The definition of law
|Cours||Introduction to law|
- The definition of law
- The State
- The different branches of law
- The sources of law
- The great formative traditions of law
- The elements of the legal relationship
- The application of law
- The implementation of a law
- The evolution of Switzerland from its origins to the 20th century
- Switzerland's domestic legal framework
- Switzerland's state structure, political system and neutrality
- The evolution of international relations from the end of the 19th century to the middle of the 20th century
- The universal organizations
- European organisations and their relations with Switzerland
- Categories and generations of fundamental rights
- The origins of fundamental rights
- Declarations of rights at the end of the 18th century
- Towards the construction of a universal conception of fundamental rights in the 20th century
The law is the set of socially enacted and sanctioned rules of conduct that apply to members of society. The law is the set of rules that govern the relationship between men. Its function is to ensure the peaceful coexistence of the members of society within it. It is used to pacify relationships between individuals. Its purpose is also to organize society in order to protect the interests and property essential to living together. Law is the foundation of social order.
- 1 What is law?
- 2 The rule of law
- 2.1 The distinction between public and private law
- 2.2 The Elements of the Rule of Law
- 3 Annexes
- 4 References
What is law?[edit | edit source]
The law in society[edit | edit source]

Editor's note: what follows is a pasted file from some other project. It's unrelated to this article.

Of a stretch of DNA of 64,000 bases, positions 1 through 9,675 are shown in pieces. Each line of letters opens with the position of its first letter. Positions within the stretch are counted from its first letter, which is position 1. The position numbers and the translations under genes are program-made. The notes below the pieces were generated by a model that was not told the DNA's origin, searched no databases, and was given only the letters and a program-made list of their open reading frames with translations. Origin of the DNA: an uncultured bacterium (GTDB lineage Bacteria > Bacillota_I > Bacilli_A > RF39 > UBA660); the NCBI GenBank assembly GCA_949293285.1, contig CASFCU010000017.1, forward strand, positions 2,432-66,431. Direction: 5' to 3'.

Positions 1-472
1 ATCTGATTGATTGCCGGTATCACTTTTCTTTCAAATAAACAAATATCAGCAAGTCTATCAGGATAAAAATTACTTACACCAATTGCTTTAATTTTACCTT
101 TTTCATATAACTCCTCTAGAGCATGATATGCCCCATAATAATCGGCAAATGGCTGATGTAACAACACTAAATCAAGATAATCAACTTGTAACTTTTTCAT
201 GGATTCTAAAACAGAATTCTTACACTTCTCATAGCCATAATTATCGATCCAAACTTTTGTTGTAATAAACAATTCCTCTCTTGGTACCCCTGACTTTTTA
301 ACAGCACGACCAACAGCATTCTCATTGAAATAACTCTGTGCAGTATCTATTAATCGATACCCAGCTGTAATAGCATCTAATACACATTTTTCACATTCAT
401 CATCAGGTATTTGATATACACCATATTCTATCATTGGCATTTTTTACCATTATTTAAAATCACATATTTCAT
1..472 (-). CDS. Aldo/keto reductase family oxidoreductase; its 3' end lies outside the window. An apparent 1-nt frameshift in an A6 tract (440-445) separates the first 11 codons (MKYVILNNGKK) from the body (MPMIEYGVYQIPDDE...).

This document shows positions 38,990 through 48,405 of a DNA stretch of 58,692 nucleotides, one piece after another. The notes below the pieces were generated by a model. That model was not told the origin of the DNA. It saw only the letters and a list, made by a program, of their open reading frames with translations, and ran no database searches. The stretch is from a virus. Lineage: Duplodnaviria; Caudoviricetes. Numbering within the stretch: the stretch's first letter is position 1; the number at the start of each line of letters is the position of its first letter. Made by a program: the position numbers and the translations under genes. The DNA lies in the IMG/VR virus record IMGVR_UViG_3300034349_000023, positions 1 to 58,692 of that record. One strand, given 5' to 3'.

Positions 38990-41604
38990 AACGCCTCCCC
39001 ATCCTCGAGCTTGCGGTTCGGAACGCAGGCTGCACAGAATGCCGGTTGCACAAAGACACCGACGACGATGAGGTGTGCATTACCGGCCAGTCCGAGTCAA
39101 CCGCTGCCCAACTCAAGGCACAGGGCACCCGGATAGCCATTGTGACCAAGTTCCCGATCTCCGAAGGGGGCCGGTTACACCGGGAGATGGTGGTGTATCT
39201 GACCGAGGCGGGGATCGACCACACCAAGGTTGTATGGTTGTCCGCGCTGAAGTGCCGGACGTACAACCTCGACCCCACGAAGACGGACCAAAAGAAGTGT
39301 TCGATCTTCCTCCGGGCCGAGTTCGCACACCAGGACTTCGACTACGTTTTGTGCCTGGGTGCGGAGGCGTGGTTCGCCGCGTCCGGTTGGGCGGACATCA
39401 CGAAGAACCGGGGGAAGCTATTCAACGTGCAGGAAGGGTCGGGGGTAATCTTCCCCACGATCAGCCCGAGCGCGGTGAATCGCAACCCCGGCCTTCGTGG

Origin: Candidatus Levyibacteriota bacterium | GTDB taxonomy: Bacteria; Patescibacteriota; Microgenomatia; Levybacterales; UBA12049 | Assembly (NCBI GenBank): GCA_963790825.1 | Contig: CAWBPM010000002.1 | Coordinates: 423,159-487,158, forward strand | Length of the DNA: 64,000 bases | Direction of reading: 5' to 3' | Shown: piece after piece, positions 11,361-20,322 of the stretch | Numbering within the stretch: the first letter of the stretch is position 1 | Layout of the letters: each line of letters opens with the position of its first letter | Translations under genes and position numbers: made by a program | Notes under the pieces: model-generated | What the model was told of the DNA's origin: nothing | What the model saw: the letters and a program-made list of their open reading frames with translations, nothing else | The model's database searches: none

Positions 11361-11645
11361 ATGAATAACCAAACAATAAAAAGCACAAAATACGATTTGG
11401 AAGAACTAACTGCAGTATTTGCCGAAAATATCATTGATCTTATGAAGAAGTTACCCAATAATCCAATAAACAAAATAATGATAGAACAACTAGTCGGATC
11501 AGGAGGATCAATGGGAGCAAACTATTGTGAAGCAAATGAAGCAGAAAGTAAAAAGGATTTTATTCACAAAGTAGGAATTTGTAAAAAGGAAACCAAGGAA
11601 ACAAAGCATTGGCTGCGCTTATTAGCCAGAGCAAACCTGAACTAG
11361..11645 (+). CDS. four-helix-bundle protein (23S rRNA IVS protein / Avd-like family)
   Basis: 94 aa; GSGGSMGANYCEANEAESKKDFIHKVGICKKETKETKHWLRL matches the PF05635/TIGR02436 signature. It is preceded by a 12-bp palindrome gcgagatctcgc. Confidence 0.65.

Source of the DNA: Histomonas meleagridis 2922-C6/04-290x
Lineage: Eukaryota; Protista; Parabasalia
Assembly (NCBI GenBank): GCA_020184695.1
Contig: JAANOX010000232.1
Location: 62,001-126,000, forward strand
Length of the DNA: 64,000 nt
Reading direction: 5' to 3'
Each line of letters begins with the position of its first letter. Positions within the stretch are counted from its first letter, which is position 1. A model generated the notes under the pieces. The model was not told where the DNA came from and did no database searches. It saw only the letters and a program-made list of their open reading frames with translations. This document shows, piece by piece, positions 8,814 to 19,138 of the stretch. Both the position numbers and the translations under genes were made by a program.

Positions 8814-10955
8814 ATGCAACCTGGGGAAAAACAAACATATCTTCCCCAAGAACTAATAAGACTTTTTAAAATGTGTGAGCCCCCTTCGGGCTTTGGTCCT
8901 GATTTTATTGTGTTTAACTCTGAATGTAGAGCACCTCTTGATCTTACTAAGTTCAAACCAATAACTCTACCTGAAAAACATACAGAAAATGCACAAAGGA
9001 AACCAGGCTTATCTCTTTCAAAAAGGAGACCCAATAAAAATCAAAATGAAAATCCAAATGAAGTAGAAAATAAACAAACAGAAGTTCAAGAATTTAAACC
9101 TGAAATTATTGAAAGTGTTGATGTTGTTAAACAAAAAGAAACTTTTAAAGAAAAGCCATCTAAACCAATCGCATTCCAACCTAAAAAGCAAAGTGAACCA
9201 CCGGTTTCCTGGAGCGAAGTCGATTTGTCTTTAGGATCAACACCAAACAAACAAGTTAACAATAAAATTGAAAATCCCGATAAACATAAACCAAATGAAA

Society is the gathering of men living in groups under common rules. The human being is constantly in contact with his fellow human beings, he will provoke an infinite number of relationships with others.
- The organization of society, public constraint and the legal order
In any society, human beings are subject to constraints.
- "public" coercion:
- Public coercion refers to the power of coercion that belongs to the State authorities and, by extension, that is granted to the holder of a right in order to enforce it.
- "legal" order: The legal order consists of the rules imposed and sanctioned by law; it is the set of rules of law that govern both national and supranational entities (domestic law, international law).
- The function of law and social order
- In any society we know the existence of the right: a sanction punishes the violation of what is forbidden The State ensures the functioning of society: this implies rules of discipline ensured by an authority; these are clear prescriptions The law makes it possible to ensure peaceful coexistence. It serves to pacify the relationships of individuals, it is the foundation of the social order
- The purpose of the law is to organize and protect national interests. George Vedel attended the arrival of prisoners liberated from concentration camps at Gare de Lyon in 1944. He says: "I still don't know what the law is, but I now know what a lawless state is".
The social order includes an organization that ensures the cohesion of society. It must provide the community with the satisfaction of its essential needs and be achieved through a balance between opposing interests and the different currents that flow through it: